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Fabric.js Tutorial Part 3

Sat 04 May 2024    Al Sweigart

In this tutorial we'll learn how to set the background color of a canvas as well as the shapes fabric.Polygon and fabric.Line.

This is Part 3 of the Fabric.js tutorial. You can see the previous Part 2 or start at the beginning with Part 1.

Drawing a House

Let's get more practice by drawing this house:

The full code is at or on JSFiddle. Let's examine each part individually:

<!DOCTYPE html>
<html lang="en">
  <title>Fabric.js House</title>
  <meta charset="utf-8" />
  <meta name="viewport" content="width=device-width, initial-scale=1.0">
  <script src=""></script>

  <!-- The HTML <canvas> element: -->
  <canvas id="houseCanvasId" width="200" height="200" style="border: 1px solid black;"></canvas>

This is the boilerplate HTML that we've used before in previous tutorial parts. It has a <canvas> element with an id of "houseCanvasId".

let canvasObj = new fabric.Canvas('houseCanvasId');
canvasObj.backgroundColor = 'lightblue';

To set the background color of the <canvas> element, set the backgroundColor property to an HTML color name or RGB color code. The same color settings we've applied to stroke and fill in the previous tutorials can be used for backgroundColor here.

Avoid setting the CSS background-color property of the <canvas> element when using Fabric.js, as this can causing weird rendering issues such as the background color covering up the entire canvas.

let frame = new fabric.Polygon([
  {x: -65, y: 80}, {x: -65, y: -10}, {x: 0, y: -70}, {x: 65, y: -10}, {x: 65, y:80}], {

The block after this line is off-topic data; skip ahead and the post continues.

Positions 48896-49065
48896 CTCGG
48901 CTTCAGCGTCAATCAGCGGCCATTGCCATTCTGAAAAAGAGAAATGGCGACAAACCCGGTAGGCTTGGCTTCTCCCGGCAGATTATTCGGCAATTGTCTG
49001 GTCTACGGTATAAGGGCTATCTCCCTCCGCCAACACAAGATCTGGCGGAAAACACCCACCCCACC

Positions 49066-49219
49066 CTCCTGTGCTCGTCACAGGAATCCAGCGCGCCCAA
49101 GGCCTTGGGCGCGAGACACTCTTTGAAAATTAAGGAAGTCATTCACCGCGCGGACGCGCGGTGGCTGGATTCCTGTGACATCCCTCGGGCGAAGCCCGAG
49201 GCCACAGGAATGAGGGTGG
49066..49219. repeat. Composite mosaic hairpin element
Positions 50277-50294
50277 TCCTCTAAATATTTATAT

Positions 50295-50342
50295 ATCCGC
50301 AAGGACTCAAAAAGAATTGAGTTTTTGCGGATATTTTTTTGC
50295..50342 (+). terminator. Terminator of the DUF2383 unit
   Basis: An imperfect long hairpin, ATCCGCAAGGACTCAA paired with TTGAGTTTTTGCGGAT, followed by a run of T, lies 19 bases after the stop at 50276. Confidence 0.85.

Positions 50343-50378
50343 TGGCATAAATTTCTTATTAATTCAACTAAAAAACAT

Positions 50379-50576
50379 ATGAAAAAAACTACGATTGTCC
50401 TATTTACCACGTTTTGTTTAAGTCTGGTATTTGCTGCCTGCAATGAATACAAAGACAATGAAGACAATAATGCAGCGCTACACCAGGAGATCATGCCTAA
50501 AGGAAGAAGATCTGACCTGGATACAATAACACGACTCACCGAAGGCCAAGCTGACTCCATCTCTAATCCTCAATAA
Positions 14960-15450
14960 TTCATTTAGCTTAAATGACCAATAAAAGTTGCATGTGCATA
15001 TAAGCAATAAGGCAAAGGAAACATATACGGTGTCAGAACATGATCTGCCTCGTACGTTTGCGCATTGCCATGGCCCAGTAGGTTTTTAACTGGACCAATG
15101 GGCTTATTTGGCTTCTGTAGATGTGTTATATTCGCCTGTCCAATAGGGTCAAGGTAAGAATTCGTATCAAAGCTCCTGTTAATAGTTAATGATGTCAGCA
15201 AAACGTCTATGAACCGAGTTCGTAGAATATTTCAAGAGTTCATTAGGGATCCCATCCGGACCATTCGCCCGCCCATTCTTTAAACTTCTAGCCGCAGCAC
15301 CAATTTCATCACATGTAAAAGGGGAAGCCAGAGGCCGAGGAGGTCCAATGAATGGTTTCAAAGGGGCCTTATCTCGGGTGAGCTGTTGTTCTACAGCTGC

stroke: 'black', strokeWidth: 2, fill: 'white', left: 20, top: 40

let roof = new fabric.Polyline([
  {x: -75, y: -8}, {x: 0, y: -78}, {x: 75, y: -8}], {
  stroke: 'red', strokeWidth: 10, strokeLineCap: 'round', fill: 'transparent', left: 6, top: 32

We'll create a new fabric.Polygon shape for the white frame of the house and a red fabric.Polyline for the roof. These shapes are similar: the difference between them is that a fabric.Polygon shape automatically draws one more line from its last point to its first point. A fabric.Polyline will not do this, although both shapes will fill their interior spaces with color. This is why the red roof needs to have a fill property of 'transparent', otherwise it draws a black (the default fill color in Fabric.js) triangle.

let door = new fabric.Rect({
  left: 40, top: 130, width: 30, height: 60, stroke: 'black', fill: 'red'

let doorKnob = new fabric.Circle({
  radius: 3, stroke: 'black', fill: 'white', left: 45, top: 160

let windowFrame = new fabric.Rect({
  left: 90, top: 120, width: 40, height: 40, stroke: 'black', fill: '#fdea96'

The door, door knob, and window are made from the circle and rectangle shapes we've created in earlier parts of this tutorial.

let windowVerticalLine = new fabric.Line([110, 120, 110, 160], {stroke: 'black'});

let windowHorizontalLine = new fabric.Line([90, 140, 130, 140], {stroke: 'black'});

The two lines across the yellow window are created with fabric.Line shapes. The first argument to fabric.Line() is an array of four numbers for the start and end points of the line: [x1, y1, x2, y2] followed by the usual object of settings. As with the array-of-points argument to fabric.Polyline() and fabric.Polyon(), you can use the <canvas> element's coordinate system and leave the left and top arguments at their default of 0.


As in previous tutorial parts, the shape objects we created won't appear on the canvas until we call the add() method for them.

This tutorial continues on to Part 4. Special thanks to Hunor Márton Borbély for the SVG tutorial that inspired this Fabric.js tutorial.

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